A former Cocke County official remained in jail on Tuesday, just one day after he pleaded guilty to vehicular homicide and driving under the influence. The talk of the town was how the convicted man would be out of jail by Thursday after only being sentenced to two days behind bars.
The plea agreement for Dan Ford outraged coworkers and friends of victim Katelin Richardson. Ford was driving drunk the night of July 12, 2011, when he crashed into Richardson on a rural Cocke County road.
Richardson was in Tennessee for a summer job working with a white water rafting company. Ford hit and killed Richardson when she was riding bicycles with a coworker between Newport and Cosby.
Due to Ford's political history in Cocke County, the courts avoided a conflict of interests by bringing in special prosecutor Al Schmutzer from Sevier County to handle the case.
"Quite frankly, when I got into the case, I didn't think there was going
to be any question it would be a vehicular homicide by intoxication," said Schmutzer. "As Paul Harvey said, I did not know the rest of the story. The fact is we had a weak case for homicide by intoxication, so we did a deal where he [Ford] pleaded guilty to vehicular homicide by recklessness."
Schmutzer defended his decision to avoid taking the case to trial. Ford received two days in jail, must serve 800 hours of community service, loses his license for three years, and received five years supervised probation.
"The two days in jail, when you hear that you think 'well why just two days?' Unfortunately, we did not have a sure-fire case and there were some things working in the defense's favor. It would have been a real gamble to take the case to trial and then he might have avoided any conviction for homicide."
Schmutzer said Ford's defense had plenty of ammo because Richardson broke several bicycle laws the night of the crash.
"It's so sad, but this young lady was out on the highway without any lights on her vehicle on her bike. She was not riding on the right side of the curb as the law calls for. And it was dusky dark, the worst time in the world for people seeing anything. A jury very easily could have decided the crash would have happened with or without alcohol because she was basically invisible."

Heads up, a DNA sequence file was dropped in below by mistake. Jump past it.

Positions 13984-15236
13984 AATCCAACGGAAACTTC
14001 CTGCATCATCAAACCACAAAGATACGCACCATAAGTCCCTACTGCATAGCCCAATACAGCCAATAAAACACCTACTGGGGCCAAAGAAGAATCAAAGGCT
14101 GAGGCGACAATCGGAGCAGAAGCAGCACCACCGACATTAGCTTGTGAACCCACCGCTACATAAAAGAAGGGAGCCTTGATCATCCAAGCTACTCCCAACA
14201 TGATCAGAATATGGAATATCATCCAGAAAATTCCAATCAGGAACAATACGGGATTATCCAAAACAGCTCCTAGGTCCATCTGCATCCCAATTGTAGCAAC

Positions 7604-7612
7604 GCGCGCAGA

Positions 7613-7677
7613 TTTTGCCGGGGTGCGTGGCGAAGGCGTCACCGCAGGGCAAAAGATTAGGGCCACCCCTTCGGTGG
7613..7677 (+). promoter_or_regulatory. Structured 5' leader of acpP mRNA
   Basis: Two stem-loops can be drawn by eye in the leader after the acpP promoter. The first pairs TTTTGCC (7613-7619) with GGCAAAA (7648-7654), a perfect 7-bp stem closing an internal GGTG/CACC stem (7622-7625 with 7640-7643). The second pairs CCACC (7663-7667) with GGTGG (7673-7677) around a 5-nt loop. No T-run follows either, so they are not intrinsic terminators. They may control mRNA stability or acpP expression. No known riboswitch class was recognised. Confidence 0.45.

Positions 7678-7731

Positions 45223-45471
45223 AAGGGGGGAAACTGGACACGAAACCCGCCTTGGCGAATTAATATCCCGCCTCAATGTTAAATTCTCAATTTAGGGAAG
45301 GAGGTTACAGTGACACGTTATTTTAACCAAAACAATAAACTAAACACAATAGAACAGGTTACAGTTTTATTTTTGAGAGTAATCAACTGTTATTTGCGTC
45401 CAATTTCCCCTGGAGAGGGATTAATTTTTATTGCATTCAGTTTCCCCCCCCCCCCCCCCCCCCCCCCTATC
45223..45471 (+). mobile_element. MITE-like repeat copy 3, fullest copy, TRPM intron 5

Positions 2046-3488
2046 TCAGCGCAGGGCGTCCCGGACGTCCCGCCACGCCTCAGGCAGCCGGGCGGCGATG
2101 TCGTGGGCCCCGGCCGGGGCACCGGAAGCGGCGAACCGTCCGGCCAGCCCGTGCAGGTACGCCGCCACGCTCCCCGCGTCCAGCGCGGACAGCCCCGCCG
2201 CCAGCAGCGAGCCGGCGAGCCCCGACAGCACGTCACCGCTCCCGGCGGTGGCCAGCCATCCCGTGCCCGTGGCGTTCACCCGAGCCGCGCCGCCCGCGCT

The defense also had witnesses who were driving sober on the same road that evening to testify they narrowly avoided crashing into Richardson.
"One witness that was going to testify said she had driven up on these two girls just before the collision on the highway and almost ran into them. She said she was going to call the police and wished she had now. She was going to call the sheriff to report the fact they were out in the road and it was a dangerous situation. They also were riding side-by-side instead of single-file so she [Richardson] was in the middle of the road instead of along the curb."
Schmutzer said he also felt like one of the key witnesses for the prosecution would also work in the defense's favor by virtue of her survival.
"The plain fact also is her friend was riding her bicycle on the curb as the law requires and she was unhurt."
Schmutzer said he will take any heat from the public for the plea deal because he believes it was the best outcome for the prosecution.
"I don't have any doubt that justice was served here. I was a district attorney general for 32 years. I've been in this business now for 36 years. I know when you have a good case and when you have a bad case. The bottom line is we had a very weak case on the vehicular homicide."
The parents of Katelin Richardson remained informed about the proceedings of the case via their attorney. Schmutzer said the parents were in agreement with the plea deal to convicted Ford on vehicular homicide by recklessness.
Other Heated Plea Deals
This is not the first time Schmutzer has handled the prosecution of a high profile person and drawn fire from the public for supposedly letting the defendant off easy.
Schmutzer was widely criticized for his prosecution of former Knox County judge Richard Baumgartner on charges of official misconduct. Baumgartner was abusing painkillers and involved in illegal drug deals while still serving as a Knox County judge. In that case Baumgartner pleaded guilty in exchange for Schmutzer not objecting to a sentence of judicial diversion.
The judicial diversion sentence allowed Baumgartner to keep his pension, although the former judge eventually lost his pension more than a year later when convicted in federal court.
"I took a lot of heat for the Baumgartner case. But if we had taken that to trial, we would have had to sit on the evidence until the trial and have no power to remove him as a judge until then. A trial could have taken a couple of years and the whole time Baumgartner still would have been able to stay on the bench and cause even more damage to other cases. My top priority was to get him off the bench as soon as possible," said Schmutzer.
Several criminal cases have been appealed and some defendants have been granted new trials due to complications resulting from Baumgartner's illegal activities and the ability of other judges to perform the former judge's role of 13th juror. That includes the current retrial of George Thomas in the murder, rape, and robberies of Channon Christian and Chris Newsom.